Subscribe / Unsubscribe Enewsletters | Login | Register

Pencil Banner

Tropic Trooper attacks Taiwan government

Adrian M. Reodique | Dec. 6, 2016
The new attacks were delivered as spear phishing mails with a decoy Microsoft Excel spreadsheet.

Palo Alto Networks Unit 42 researchers have uncovered an attempted attack on the Secretary General of Taiwan's Government, Executive Yuan.

The security firm associated the attack with the espionage threat actor group Tropic Trooper, an ongoing cybercrime campaign active since 2011. It is known for heavily targeting government and organisation in the Asia Pacific region, and military agencies in the Philippines.

Palo Alto Networks said the new attacks were delivered as spear phishing mails with a decoy Microsoft Excel spreadsheet. The attached document exploits a Microsoft Office vulnerability tagged CVE-2012-0158.

The e-mail was sent to the Executive Yuan and was spoofed to make it look like it was sent from a staff member of the Democratic Progressive Party.

Executive Yuan is composed of several individual boards which are formed to enforce different executing functions of the governments. The Executive Yuan Council evaluates statutory and budgetary bills and bills concerning martial law, amnesty, declaration of war, conclusion of peace and treaties, and other important affairs.

Palo Alto Networks said the mail was disguised as a spreadsheet that documents the activities of protestors and/or progressive reform attempts in progress across Taiwan. The company said the tone of the spreadsheets suggests that it was compiled by progressive supporters.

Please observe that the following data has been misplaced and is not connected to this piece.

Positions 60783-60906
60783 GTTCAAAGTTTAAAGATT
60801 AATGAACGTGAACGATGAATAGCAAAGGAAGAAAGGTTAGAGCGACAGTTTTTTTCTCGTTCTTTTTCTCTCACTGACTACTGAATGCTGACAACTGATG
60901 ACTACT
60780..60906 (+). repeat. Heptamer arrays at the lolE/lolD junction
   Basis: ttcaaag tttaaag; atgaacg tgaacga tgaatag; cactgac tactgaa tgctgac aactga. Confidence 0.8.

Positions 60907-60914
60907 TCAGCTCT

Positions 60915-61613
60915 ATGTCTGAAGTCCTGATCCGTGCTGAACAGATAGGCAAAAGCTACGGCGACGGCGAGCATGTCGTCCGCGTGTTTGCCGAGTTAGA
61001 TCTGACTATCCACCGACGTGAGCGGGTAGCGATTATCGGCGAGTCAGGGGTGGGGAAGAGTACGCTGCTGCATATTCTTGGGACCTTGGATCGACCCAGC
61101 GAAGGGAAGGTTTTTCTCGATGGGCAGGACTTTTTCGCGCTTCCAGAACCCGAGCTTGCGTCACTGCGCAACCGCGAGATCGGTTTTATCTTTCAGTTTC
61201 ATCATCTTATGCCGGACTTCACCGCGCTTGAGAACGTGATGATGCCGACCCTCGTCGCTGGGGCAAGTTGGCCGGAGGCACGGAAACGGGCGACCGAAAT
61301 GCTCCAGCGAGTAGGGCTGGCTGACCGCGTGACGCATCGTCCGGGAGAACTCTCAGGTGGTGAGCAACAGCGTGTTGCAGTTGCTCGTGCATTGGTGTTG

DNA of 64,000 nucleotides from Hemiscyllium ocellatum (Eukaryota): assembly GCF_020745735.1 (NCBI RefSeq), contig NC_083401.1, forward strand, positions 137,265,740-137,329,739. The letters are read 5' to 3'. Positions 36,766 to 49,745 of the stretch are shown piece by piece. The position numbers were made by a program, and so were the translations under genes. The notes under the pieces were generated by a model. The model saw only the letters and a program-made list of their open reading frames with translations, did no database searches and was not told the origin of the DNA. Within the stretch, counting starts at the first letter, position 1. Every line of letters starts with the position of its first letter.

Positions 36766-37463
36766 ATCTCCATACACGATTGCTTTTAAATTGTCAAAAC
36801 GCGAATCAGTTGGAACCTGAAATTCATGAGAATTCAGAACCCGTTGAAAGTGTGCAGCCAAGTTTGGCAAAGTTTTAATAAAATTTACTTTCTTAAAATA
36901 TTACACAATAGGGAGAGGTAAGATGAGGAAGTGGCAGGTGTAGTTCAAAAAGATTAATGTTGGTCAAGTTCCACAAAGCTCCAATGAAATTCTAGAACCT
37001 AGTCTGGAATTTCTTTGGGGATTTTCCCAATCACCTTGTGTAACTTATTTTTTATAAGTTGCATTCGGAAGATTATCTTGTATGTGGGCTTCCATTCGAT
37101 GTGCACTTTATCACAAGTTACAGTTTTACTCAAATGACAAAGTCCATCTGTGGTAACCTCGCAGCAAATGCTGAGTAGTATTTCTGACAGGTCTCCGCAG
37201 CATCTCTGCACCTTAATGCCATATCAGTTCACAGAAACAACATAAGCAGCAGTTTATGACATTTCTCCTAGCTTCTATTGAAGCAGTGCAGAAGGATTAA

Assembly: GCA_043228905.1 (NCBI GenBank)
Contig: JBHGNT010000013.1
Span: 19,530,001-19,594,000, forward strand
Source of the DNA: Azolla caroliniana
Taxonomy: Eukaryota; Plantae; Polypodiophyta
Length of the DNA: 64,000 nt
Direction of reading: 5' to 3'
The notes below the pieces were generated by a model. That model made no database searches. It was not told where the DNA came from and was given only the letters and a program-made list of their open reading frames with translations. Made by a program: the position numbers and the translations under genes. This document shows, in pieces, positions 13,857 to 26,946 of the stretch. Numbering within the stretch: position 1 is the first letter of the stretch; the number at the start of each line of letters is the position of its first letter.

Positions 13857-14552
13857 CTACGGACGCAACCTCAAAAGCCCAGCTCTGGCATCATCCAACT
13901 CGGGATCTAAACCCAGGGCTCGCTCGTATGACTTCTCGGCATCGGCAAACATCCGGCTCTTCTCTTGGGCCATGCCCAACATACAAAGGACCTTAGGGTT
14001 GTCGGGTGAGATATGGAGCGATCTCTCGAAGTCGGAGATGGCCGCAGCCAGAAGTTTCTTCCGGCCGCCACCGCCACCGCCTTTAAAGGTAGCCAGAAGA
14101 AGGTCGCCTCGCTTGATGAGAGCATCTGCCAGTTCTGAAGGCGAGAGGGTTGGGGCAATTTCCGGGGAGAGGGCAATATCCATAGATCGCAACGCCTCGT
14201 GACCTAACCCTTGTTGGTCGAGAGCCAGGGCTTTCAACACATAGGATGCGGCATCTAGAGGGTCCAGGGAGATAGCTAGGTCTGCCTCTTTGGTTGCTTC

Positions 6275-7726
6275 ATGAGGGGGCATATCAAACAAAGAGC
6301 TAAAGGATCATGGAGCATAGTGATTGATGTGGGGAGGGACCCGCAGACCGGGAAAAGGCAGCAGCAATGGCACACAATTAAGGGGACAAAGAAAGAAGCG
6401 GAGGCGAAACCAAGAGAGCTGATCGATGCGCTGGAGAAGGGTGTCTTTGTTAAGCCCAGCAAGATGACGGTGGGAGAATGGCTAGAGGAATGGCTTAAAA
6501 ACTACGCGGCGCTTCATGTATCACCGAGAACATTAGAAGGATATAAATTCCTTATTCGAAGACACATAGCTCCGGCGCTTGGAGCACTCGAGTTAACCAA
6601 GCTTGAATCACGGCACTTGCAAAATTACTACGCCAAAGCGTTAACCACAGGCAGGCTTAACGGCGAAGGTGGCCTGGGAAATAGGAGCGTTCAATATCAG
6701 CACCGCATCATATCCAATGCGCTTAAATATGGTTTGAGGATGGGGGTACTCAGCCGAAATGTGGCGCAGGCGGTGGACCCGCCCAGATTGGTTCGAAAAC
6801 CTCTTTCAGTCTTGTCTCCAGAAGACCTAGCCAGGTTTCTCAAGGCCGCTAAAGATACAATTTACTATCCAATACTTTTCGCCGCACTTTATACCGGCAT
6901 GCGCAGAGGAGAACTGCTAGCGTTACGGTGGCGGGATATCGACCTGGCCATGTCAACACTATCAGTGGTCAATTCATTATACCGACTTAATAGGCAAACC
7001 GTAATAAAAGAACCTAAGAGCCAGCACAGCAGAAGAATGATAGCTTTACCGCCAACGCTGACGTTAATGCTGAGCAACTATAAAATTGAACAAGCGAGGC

However, Vicky Ray, Senior Threat Intelligence Analyst at Palo Alto Networks, told MIS Asia that they were unable to confirm if the victim fell for the attack, and thus cannot comment on what could or may have been gained by the attacker.

"As we were able to tie the attacks to the espionage threat actor group 'Tropic Trooper', we can presume that the objective was to spy and conduct espionage activities," he added.

Meanwhile, the researchers were able to confirm that the attacks have used both Yahoyah malware, and Poison Ivy Remote Access Trojan (RAT), which allows hackers to bypass normal security mechanisms and secretly control a programme or network through infected computers.

 

Sign up for Computerworld eNewsletters.